The common thread that runs through these four apparently unrelated vignettes is that in each case, economic actors supported one another because they believed that they formed a community based on mutual trust. The banks and suppliers that engineered the Mazda and Daimler-Benz rescues felt an obligation to support these auto companies because the latter had supported them in the past and would do so again in the future. In the German case, moreover, there was a nationalistic feeling that such an important trademark German name as Mercedes-Benz should not fall into non-German hands. Workers at Nucor were willing to accept severe cuts in their weekly pay because they believed that the managers who devised the pay cut plan were hurting as well and were committed to not laying them off. The workers at the Toyota plant were given immense power to stop the entire assembly line because management trusted them not to abuse that power, and they repaid this trust by using that power responsibly to improve the line's overall productivity. Finally, the workplace in Germany is flexible and egalitarian because workers trust their managers and fellow workers to a higher degree than in other European countries.
The community in each of these cases was a cultural one, formed not on the basis of explicit rules and regulations but out of a set of ethical habits and reciprocal moral obligations internalized by each of the community's members. These rules or habits gave members of the community grounds for trusting one another. Decisions to support the community were not based on narrow economic self-interest. The Nucor management could have decided to award themselves bonuses while laying off workers, as many other American corporations did at the time, and Sumitomo Trust and Deutsche Bank could perhaps have maximized their profits by selling off their failing assets. Solidarity within the economic community in question may have had beneficial consequences over the long run for the bottom line; certainly Nucor's workers were motivated to give their company an extra measure of effort once the recession was over, as was the German foreman whose company helped him to become an engineer. But the reason that these economic actors behaved as they did was not necessarily because they had calculated these economic consequences in advance; rather, solidarity within their economic community had become an end in itself. Each was motivated, in other words, by something broader than individual self-interest. As we will see, in all successful economic societies these communities are united by trust.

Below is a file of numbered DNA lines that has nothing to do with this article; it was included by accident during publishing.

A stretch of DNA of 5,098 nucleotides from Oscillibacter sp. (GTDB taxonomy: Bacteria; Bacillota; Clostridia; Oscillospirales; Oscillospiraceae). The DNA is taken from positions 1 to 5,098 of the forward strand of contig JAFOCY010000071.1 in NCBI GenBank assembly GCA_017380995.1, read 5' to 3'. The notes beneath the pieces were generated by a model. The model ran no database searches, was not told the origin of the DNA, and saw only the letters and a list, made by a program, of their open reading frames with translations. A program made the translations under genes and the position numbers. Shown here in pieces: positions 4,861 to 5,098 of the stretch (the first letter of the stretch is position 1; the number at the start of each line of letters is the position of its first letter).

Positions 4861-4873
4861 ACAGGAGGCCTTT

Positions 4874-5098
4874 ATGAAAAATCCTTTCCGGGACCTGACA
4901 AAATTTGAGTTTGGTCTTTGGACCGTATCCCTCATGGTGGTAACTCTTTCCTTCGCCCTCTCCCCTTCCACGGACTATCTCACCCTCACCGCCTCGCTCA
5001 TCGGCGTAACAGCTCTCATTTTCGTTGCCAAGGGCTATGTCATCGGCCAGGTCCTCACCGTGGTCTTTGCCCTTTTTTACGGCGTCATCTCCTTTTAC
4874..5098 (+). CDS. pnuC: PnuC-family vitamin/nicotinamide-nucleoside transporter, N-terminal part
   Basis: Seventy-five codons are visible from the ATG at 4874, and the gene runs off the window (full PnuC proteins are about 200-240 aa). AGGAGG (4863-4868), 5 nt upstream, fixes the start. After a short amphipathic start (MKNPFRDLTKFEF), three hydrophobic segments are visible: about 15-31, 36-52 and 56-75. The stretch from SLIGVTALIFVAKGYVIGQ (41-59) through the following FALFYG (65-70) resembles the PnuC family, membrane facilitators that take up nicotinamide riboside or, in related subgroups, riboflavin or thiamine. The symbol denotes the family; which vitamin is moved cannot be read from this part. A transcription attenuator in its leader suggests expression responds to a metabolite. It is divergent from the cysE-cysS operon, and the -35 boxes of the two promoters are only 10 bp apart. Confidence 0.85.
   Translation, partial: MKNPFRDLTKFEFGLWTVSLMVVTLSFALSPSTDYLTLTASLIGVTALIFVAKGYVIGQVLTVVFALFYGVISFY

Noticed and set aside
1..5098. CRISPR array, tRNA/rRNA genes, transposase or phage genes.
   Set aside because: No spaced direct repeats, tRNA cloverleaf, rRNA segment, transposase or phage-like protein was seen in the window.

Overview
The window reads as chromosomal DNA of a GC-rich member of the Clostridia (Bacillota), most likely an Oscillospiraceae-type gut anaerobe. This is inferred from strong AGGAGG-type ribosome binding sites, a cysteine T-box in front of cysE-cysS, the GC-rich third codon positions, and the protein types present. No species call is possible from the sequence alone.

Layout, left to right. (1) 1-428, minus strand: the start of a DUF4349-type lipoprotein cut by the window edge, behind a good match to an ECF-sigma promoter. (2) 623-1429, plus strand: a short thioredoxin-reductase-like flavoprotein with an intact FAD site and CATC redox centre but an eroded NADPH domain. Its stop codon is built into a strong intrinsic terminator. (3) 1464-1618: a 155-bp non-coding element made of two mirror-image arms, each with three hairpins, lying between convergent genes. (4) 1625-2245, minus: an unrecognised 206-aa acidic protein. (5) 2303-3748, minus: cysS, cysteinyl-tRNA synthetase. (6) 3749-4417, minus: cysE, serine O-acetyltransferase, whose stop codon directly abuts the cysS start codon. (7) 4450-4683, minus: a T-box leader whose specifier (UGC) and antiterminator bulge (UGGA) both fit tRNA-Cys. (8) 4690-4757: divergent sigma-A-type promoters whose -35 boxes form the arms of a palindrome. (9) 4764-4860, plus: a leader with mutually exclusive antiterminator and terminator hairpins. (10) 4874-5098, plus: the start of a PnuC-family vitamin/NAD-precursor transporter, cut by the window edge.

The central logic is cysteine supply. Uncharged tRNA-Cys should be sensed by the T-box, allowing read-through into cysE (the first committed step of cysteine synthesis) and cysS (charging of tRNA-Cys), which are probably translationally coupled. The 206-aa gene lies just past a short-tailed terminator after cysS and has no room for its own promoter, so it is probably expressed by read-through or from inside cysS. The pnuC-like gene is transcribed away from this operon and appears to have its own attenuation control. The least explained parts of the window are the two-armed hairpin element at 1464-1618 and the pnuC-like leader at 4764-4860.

By contrast, consider situations in which the absence of trust has led to poor economic performance and its attendant social implications:
* In a small town in southern Italy during the 1950s, Edward Banfield noted that the wealthy citizens were unwilling to come together to found either a school or hospital, which the town needed badly, or to build a factory, despite an abundance of capital and labor, because they believed it was the obligation of the state to undertake such activities.
* In contrast to German practice, the French shop foreman's relations with his or her workers are regulated by a thicket of rules established by a ministry in Paris. This comes about because the French tend not to trust superiors to make honest personal evaluations of their workers. The formal rules prevent the foreman from moving workers from one job to another, inhibiting development of a sense of workplace solidarity and making very difficult the introduction of innovations like the Japanese lean manufacturing system.
* Small businesses in American inner cities are seldom owned by African-Americans; they tend to be controlled by other ethnic groups, like the Jews earlier in this century and Koreans today. One reason is an absence of strong community and mutual trust among the contemporary African-American "underclass." Korean businesses are organized around stable families and benefit from rotating credit associations within the broader ethnnic community; inner-city African-American families are weak and credit associations virtually nonexistent.
These three cases reveal the absence of a proclivity for community that inhibits people from exploiting economic opportunities that are available to them. The problem is one of a deficit of what the sociologist James Coleman has called "social capital": the ability of people to work together for common purposes in groups and organizations. The concept of human capital, widely used and understood among economists, starts from the premise that capital today is embodied less in land, factories, tools, and machines than, increasingly, in the knowledge and skills of human beings. Coleman argued that in addition to skills and knowledge, a distinct portion of human capital has to do with people's ability to associate with each other, that is critical not only to economic life but to virtually every other aspect of social existence as well. The ability to associate depends, in turn, on the degree to which communities share norms and values and are able to subordinate individual interests to those of larger groups. Out of such shared values comes trust, and trust, as we will see, has a large and measurable economic value.